Stocks fall, led again by big tech

The biggest U.S. tech shares extended their tumble as traders looked past a better-than-forecast jobs report to focus on concerns about excessive valuations for some of this year’s best performers.

Losses for, Apple Inc., Microsoft Corp. and Facebook Inc. pushed the tech-heavy Nasdaq 100 down more than 5% at one point and its two-day rout to more than 10%, though it later pared declines.

While the broader market fared better, at 12:20 p.m., the S&P 500 was off 1.77% while the Nasdaq was down 2.43%. Treasury yields rose along with the dollar. European shares slumped.

The worst of Friday’s sell-off appeared to stem from concern that the recent run-up in tech shares wasn’t tied to broad investor sentiment, but instead was driven by outsize options trades from one firm. The Financial Times reported that SoftBank bought billions of dollars in tech derivatives before the rout that began Thursday.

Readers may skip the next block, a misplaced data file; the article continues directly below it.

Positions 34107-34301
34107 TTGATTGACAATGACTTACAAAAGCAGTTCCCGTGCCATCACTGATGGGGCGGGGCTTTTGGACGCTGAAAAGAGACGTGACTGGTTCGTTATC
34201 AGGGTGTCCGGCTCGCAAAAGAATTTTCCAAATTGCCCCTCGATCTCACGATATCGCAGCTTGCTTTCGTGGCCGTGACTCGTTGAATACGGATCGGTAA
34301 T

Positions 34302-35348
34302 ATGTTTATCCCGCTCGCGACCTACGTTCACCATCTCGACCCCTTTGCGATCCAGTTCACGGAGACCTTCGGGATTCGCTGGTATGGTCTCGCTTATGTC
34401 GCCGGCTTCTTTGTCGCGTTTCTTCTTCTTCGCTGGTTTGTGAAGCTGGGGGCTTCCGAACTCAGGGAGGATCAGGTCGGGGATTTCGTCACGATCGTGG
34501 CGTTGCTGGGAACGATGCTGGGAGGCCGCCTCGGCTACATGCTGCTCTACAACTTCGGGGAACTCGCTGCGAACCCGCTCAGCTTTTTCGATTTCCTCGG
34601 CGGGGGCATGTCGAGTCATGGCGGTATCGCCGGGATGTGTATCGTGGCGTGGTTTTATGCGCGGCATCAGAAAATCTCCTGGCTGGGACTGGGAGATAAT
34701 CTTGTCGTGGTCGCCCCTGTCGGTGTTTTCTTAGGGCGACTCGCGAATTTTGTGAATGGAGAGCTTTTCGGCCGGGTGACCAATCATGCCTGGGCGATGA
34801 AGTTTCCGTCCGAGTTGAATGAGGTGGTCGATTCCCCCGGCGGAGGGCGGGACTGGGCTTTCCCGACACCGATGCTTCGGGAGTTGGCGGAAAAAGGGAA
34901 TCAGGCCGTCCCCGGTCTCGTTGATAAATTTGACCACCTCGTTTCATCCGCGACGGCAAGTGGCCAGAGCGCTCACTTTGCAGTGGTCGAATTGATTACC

Nasdaq 100 falls for a second day to a two-week low

Traders are seeking to find an appropriate valuation for tech stocks and gauge the health of the U.S. economy as the coronavirus pandemic rages on after having killed more than 180,000 Americans. While the industry is generating blockbuster profits during the stay-at-home lockdowns, there’s also evidence that high-flying names have become overheated.

“It’s definitely a top-heavy sell-off,” said Dan Russo, chief market strategist at Chaikin Analytics. “It’s those crowded names that were over-owned that are being sold again today. It’s the lofty valuations, the stocks just were stretched.”

Nonfarm payrolls increased by 1.37 million in August, including the hiring of 238,000 temporary Census workers, according to a Labor Department report Friday. The unemployment rate fell by almost 2 percentage points, to 8.4%.

Elsewhere, emerging-market stocks fell for a third day. Asian shares dropped, with Australia’s benchmark recording the biggest decline since May.

[More: Money managers see threats to record stock rally]

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